America is choking on laws of our own making.
Once a law is in place in the United States, it's almost impossible to dislodge. Our political class assumes that, after a law is forged in the crucible of democracy, it should be honored as if it's one of the Ten Commandments -- except it's more like one of 10 million.
We even have a hard time modifying laws that were explicitly designed to be temporary. Just look at the battle over the Bush-era tax cuts.
Having that debate at all is unusual. Once enacted, most laws are ignored for generations. Decade after decade, they pile up like sediment in a harbor, bogging the country down -- in dense regulation, unaffordable health care and higher taxes and public debt.
A healthy democracy must make fresh choices. This requires not mindless deregulation but continual adjustment of laws. Congress should follow this simple proposal: Every law should automatically expire after 10 or 15 years. Such a universal sunset provision would force Congress and the president to justify the status quo and give political reformers an opening to re-examine trade-offs and public priorities.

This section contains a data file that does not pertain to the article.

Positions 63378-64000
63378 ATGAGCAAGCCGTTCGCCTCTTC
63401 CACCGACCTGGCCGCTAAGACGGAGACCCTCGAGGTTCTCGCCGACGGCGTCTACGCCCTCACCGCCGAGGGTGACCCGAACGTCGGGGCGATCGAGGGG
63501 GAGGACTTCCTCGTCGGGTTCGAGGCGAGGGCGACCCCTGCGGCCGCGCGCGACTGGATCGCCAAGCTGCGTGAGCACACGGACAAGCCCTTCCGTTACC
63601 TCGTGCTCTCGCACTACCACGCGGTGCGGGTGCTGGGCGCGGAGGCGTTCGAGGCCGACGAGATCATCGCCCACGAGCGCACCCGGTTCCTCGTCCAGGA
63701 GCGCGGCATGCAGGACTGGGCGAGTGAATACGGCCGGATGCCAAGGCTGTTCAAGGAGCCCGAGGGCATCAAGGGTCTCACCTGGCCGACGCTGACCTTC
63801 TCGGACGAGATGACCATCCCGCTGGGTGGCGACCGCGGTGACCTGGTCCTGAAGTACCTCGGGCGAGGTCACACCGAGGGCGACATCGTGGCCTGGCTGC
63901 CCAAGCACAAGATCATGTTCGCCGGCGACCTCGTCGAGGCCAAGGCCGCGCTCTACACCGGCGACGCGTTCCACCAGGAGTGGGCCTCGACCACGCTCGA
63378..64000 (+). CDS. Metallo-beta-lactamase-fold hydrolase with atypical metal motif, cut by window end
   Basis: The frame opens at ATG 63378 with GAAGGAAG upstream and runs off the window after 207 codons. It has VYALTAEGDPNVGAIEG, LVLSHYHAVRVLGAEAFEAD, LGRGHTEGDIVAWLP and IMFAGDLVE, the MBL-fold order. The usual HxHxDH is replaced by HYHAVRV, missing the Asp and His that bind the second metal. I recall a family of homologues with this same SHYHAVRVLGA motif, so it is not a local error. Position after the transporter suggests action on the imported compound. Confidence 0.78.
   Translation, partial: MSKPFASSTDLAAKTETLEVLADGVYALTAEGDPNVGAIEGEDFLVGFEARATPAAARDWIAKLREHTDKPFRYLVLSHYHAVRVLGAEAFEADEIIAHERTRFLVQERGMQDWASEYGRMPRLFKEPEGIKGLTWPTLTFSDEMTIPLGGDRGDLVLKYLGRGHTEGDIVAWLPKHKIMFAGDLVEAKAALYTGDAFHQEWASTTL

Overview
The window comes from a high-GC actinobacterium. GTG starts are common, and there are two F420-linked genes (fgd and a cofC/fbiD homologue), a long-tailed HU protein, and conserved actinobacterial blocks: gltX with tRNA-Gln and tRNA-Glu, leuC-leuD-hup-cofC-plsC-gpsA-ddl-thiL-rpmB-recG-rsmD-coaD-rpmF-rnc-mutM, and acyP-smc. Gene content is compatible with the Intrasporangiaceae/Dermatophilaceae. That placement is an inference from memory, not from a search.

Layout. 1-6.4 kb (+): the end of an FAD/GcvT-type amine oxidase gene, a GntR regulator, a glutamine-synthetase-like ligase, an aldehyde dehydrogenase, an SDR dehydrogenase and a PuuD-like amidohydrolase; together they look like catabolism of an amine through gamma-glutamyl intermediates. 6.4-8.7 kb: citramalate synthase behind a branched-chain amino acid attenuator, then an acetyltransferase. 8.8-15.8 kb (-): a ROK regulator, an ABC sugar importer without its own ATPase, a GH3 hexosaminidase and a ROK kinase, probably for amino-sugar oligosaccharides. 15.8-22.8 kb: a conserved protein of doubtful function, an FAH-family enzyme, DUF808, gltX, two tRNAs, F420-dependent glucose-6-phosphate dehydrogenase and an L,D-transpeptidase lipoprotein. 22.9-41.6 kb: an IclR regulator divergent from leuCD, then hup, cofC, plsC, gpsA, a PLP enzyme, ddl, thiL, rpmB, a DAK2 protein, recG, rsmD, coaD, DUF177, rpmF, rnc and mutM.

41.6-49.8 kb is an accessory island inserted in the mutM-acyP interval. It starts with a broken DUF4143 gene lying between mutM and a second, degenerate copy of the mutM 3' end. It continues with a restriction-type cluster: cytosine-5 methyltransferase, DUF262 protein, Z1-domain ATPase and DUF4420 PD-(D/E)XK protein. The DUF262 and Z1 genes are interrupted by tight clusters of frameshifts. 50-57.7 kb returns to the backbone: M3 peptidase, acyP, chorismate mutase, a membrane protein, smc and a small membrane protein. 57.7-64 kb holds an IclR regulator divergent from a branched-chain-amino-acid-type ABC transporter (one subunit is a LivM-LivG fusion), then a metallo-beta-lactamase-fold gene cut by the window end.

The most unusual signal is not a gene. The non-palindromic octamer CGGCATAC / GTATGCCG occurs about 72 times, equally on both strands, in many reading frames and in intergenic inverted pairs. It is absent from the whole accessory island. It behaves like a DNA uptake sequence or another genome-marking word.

Unless forced to make tough choices, Congress will keep kicking the can down the road. The looming crisis of the national deficit, for example, is impossible to address without changing existing entitlement programs. But when the co-chairmen of the National Commission on Fiscal Responsibility and Reform announced their proposals, including modifications to Medicare, condemnation from Congress was swift.
"It's not true that bipartisanship is dead in Washington," Will Marshall at the Progressive Policy Institute recently observed. "There's a perfect bipartisan conspiracy to bankrupt the country."
On the other hand, the political scuffle over ethanol subsidies -- with Republican fiscal hard-liners facing off against Republicans from farm states -- shows how sunset laws can reinvigorate democratic debate. Critics have long questioned billions of dollars in subsidies (last year, $7.7 billion) for a product known to have serious environmental drawbacks. The issue has come to a head, however, only because ethanol subsidies, like the Bush tax cuts, are set to automatically expire.
Sunset laws were a domestic priority for President Jimmy Carter. "Too many federal programs have been allowed to continue indefinitely," he wrote in 1979, "without examining whether they are accomplishing what they were meant to do."